“Save the fake outrage: Obama has known about Russian hacking for years”
That is the headline over a commentary by Aurel Braun on the Globe and Mail site.
In short, according to Braun, the U.S. and other countries have long known that Russia “has employed cyberwarfare and information warfare extensively, not only against the United States but many other countries.”
Braun also points out that “for years now, the Kremlin has sought to influence elections throughout Europe, so there should have been little surprise they did this in the United States.” He also says “the FBI had informed the Democratic National Committee of hacking back in the fall of 2015 and Mr. Obama certainly was apprised about Russian efforts in April, 2016, when Hillary Clinton’s path to victory seemed assured.”
Braun then asks the same question that has been on my mind: Why did Obama and company wait so long to act?
At this point, I will depart from Braun’s piece and go off in my own direction here: If the Russians truly did manage to hack the DNC and leak emails, Americans should be calling for heads to roll (figuratively speaking) in the American intelligence community for not preventing it from happening. But they’re not. I find that very curious.
I also wonder why so many journalists are not asking the obvious questions: Is the American intelligence community so inefficient that it couldn’t stop Russian intelligence operatives from hacking into an email server, especially when they were aware of the Russians’ alleged efforts? How does all of this reflect on the American intelligence community and, more important, the politicians to which it reports? How does it reflect upon Obama?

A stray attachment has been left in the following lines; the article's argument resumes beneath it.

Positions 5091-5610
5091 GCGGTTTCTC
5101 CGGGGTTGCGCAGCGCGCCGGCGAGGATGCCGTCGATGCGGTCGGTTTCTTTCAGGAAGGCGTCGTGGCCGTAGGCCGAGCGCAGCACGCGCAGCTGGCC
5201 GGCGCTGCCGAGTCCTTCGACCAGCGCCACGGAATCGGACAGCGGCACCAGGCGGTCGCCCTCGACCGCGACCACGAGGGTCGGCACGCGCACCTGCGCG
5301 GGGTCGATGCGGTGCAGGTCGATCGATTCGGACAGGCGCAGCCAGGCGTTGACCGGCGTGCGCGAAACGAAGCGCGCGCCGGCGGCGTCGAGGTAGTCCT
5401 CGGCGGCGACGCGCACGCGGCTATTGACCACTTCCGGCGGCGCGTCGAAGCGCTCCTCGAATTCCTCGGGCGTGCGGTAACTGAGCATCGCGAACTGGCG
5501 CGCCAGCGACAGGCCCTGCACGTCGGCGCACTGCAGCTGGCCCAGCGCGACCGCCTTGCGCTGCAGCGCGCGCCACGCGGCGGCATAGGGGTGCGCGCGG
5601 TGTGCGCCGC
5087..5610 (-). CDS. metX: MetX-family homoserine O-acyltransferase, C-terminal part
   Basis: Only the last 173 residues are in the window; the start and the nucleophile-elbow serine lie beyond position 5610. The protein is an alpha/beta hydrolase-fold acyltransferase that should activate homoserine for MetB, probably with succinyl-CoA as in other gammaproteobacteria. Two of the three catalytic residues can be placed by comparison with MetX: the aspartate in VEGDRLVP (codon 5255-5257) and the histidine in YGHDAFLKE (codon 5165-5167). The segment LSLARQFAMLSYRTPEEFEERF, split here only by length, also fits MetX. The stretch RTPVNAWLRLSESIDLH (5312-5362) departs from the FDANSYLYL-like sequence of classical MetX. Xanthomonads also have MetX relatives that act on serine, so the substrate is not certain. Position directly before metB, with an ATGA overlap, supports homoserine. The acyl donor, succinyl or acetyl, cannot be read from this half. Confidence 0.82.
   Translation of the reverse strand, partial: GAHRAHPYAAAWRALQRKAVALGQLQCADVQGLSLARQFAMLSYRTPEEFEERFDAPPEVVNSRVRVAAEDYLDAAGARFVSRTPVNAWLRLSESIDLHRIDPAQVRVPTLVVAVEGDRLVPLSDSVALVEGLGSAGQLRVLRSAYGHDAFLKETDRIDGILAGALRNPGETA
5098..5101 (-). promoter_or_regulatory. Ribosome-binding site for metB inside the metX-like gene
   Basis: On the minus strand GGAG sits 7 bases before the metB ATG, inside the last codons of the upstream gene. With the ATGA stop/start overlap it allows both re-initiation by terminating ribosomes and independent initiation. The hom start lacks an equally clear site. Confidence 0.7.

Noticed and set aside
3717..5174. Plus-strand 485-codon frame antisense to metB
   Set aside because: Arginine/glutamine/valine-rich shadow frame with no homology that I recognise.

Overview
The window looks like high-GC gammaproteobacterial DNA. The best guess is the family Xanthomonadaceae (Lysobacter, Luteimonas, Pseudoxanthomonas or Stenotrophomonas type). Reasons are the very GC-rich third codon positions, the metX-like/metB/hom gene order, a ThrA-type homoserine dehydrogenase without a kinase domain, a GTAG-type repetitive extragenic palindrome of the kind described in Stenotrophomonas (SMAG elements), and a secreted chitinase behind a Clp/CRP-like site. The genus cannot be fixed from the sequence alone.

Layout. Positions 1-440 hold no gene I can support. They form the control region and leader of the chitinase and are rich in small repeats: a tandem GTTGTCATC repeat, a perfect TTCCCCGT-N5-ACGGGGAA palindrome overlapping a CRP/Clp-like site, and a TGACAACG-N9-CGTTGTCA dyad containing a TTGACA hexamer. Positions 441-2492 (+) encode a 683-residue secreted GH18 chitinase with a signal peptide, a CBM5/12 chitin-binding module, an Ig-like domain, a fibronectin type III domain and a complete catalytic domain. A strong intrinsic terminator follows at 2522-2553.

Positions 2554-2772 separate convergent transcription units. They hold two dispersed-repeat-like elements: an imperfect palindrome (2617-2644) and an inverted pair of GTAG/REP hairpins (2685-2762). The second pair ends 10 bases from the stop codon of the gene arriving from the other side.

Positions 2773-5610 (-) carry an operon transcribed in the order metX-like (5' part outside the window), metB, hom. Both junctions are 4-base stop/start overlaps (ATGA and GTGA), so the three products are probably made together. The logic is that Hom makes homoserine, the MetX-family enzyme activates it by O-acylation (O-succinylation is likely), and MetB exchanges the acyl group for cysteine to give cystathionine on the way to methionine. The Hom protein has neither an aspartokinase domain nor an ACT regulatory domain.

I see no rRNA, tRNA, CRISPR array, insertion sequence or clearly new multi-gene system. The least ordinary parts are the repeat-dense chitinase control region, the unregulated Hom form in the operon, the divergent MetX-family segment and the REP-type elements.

Obviously, there is much more going on there than meets the eye. This is not about Russians doing sneaky things and incompetent U.S. intelligence operatives. There is a very sophisticated spy vs. spy game going on, and both sides are up to their proverbial necks in it. If the Russians hacked the DNC, the U.S. chose not to prevent it, quite possibly because Obama and company believed Hillary Clinton was going to win regardless, as Braun seems to suggest. And when Hillary didn’t win, well, blame the Russians, even though there was no evidence the Russians altered election results.
Braun talks about Obama’s possible motives for expelling Russian operatives, summing them up by saying his actions may be “long on rhetoric and short on substance.”
But I have to wonder why more journalists aren’t asking why the U.S. intelligence community let the Russians get away with it — if, in fact, the Russians actually did it.
Of course, there are some saying the Russians didn’t do it at all, and that it was a disgruntled Democrat who leaked the emails.
Or maybe there is another explanation . . .
We’ll never know the truth. We’ll only hear the misinformation and propaganda being fed to us, and Americans will just have to believe and accept that their administration is acting in their best interests.
Just like they did when the U.S. administration went after Saddam Hussein and his weapons of mass destruction.
Photo credit: Spy silhouette. (Setreset, Wikimedia Commons)